If one skips over it, grief is going to be there lurking in the background, underneath everything we do. It is that proverbial deep valley that that we each have to walk through if we want to know sunlight again. Whew! I’m still walking that road. I come up to little green hilltops and think I’ve moved onto the next chapter and then the road (as on my birthday) takes a steep plunge. I’m committed to allowing myself the space and time to see the full journey of grief through.

Philosophically and spiritually, my sister and I were on different pages, but as I said, we each had a sense of an eternal “self” that continues on. So, I talk to my sister now. When my dad died, I “saw” him in crowds and dreamed of him for many years. With my mom, I have felt her strong presence in sublime moments in nature – sunsets especially, at which she often cried. With my sister, now, I have the growing sense of her sort of “working on my spiritual team.” Her energy supporting me, her spirit swirling around here and there, making sure I’m okay and even nudging me onward. I’ve had only one dream of her. She was in the next room and I could hear her voice. It was very comforting.

In conversations with scientific and pragmatic friends over the years, I’ve been challenged, occasionally, for having that ongoing sense of presence and being. As I was explaining to a very scientific friend last week, some of us “know” things through data, method, and intellectual understanding. Some of us “know” things intuitively, through our senses, feelings, and experience. I know that it is too “woo woo” and doesn’t fit for some and I’m not expecting anyone to agree with me. Yes, it is possible that it is all imagined. No, I can’t give you any proof. But I’m okay with that.

The fun thing is that my sister was like me in this regard, times ten. She was totally okay with the magic, the reality of the unseen sparkle of the Universe. We are and were both child-like in this regard. And if it is good enough for my big sister, it is good enough for me.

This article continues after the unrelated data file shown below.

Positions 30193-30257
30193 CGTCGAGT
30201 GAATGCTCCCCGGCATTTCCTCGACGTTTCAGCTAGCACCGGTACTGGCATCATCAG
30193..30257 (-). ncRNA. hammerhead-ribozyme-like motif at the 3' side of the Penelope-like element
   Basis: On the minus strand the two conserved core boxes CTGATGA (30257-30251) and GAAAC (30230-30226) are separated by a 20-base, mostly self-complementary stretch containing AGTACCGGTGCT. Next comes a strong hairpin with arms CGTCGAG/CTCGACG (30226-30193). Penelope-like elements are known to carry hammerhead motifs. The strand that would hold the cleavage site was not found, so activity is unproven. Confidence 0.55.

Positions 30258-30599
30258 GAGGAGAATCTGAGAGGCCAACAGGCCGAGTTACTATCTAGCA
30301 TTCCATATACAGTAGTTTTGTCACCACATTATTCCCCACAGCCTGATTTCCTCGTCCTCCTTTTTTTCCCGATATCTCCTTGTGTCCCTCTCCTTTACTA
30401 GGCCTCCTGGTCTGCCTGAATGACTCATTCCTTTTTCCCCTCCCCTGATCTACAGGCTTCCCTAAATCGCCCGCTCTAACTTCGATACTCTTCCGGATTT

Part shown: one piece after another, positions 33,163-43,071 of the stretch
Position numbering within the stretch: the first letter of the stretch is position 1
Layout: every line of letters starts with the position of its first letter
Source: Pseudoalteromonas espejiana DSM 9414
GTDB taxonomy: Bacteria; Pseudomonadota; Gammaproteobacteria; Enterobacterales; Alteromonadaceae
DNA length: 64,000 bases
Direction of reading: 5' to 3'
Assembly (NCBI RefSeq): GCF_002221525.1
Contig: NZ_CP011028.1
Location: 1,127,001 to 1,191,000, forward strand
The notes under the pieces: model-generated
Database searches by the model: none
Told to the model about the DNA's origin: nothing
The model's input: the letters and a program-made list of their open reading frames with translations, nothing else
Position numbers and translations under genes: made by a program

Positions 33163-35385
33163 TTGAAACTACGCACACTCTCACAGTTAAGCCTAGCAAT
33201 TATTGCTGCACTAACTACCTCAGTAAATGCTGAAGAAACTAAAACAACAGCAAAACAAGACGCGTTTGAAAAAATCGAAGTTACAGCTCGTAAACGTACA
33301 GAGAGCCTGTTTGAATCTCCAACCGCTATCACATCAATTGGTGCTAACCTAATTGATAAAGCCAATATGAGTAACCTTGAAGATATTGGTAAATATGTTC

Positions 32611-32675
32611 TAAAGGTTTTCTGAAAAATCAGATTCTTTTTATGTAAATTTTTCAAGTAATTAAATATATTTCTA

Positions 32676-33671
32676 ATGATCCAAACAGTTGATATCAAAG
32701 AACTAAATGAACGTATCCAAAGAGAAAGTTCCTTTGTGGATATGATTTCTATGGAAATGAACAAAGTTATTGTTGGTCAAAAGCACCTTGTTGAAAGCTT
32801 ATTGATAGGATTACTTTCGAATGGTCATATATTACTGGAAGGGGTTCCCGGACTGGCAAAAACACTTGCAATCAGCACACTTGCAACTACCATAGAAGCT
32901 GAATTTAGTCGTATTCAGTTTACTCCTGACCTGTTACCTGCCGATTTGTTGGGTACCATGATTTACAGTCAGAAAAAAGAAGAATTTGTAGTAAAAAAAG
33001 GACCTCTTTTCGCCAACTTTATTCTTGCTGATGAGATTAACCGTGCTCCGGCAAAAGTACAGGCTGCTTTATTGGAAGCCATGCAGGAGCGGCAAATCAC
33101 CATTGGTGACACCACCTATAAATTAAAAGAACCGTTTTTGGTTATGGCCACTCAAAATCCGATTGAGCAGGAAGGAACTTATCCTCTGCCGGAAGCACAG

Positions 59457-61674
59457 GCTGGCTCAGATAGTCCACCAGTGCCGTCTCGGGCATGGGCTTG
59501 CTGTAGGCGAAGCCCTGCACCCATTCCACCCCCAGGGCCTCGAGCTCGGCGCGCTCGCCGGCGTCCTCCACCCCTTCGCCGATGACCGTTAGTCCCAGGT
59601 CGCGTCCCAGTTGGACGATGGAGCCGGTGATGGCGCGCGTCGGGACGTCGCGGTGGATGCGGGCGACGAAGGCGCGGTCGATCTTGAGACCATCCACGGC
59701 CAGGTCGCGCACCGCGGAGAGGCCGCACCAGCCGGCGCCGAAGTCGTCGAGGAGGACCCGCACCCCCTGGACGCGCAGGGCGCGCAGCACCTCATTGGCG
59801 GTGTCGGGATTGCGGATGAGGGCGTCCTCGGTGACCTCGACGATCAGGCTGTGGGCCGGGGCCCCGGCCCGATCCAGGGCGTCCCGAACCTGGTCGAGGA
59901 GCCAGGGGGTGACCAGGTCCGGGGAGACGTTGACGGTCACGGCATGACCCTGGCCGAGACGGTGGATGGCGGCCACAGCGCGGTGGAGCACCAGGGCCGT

Fairy in garden Judy Burns photoSo I’ll keep talking to her, sipping our favorite tea, planting fairy gardens, wearing the bracelets she made me and my butterfly t-shirt. I’ll plant the eucalyptus seeds that my daughter gave me to remind me of her neighborhood, and read her favorite poem (that my other daughter read at her memorial service) every Christmas. And perhaps I’ll toast her with a glass of butterbeer and get out my best robe and wand every Halloween and we can see what we can conjure up together.

(Photos by Judy Burns 2012)

Tending the Flame

candleWe are children quickly tired:
children who are up in the night and fall asleep as the rocket is fired;
and the day is long for work or play.
We tire of distraction or concentration, we sleep and are glad to sleep.
Controlled by the rhythm of blood and the day and the night and the seasons.
And we must extinguish the candle, put out the light and relight it;
Forever must quench, forever relight the flame.
Therefore we thank Thee for our little light, that is dappled with shadow.
We thank Thee who hast moved us to building, to finding,
to forming at the ends of our fingers and beams of our eyes.

– T.S. Eliot, “Choruses from the Rock”

Some seasons are about tending the flame. We want to prove to others that we are worthy – of love, attention, appreciation. Others of us need to be needed. And one way to be needed is to make oneself indispensable…which also requires a lot of activity. Historically, this is how I’ve spent my time.

I’m noticing, though, that recently things have started to change. I’m less concerned about showing my worth by doing. And, remarkably, I’m beginning to actually know that it is better for the people around me and the people I love to do their own work, whatever that may be. I don’t need to be indispensable.

When I tend my own inner flame, it means taking time – to breathe, to exercise, to create nutritious meals, to rest and play creatively. I’m finding that I’m less interested in teaching and more interested in absorbing and observing.

One part of me that I’m beginning to trust and rely on is “the Observer.” She is quiet, centered and peaceful all of the time. I can rely on her as a steady presence who isn’t swept away by mood or emotion. She notices those things, but stands outside of them trusting that “all shall indeed be well.” She seems to have one foot in this world and one in a higher realm, a place of knowing.

I was listening to a teacher last night who said, in giving advice for spiritual growth, to take some time to meditate and go outside each day, and then “be a bit lazy.” Hearing this actually affirmed what I’ve been doing lately. I’ve been trying to break the cycle of go, go, go – seeking to live a life that is more about “being” than “doing.”

Spiritually speaking, I often feel like I should be doing more – reading another book, studying another teacher, integrating another practice. Yet part of me knows that this is not the way.  Less is truly more. Simply being fully present in the moment is actually all we need to do.

So here’s some advice that I’d like to pass on: “Be a bit lazy.” Take the time to breathe and be aware. Here. Now. That’s it. Relax and enjoy the ride. Allow beauty to draw you in, and joy to touch your heart. Let your rest be peaceful and luxurious. Soak in the splendor of this moment. And again, just breathe. That’s what I plan to be doing.mandala

Autumn Leaves

_ACT5558When things are shaky and nothing is working,
we might realize that we are on the verge of something.
We might realize that this is a very vulnerable and tender place,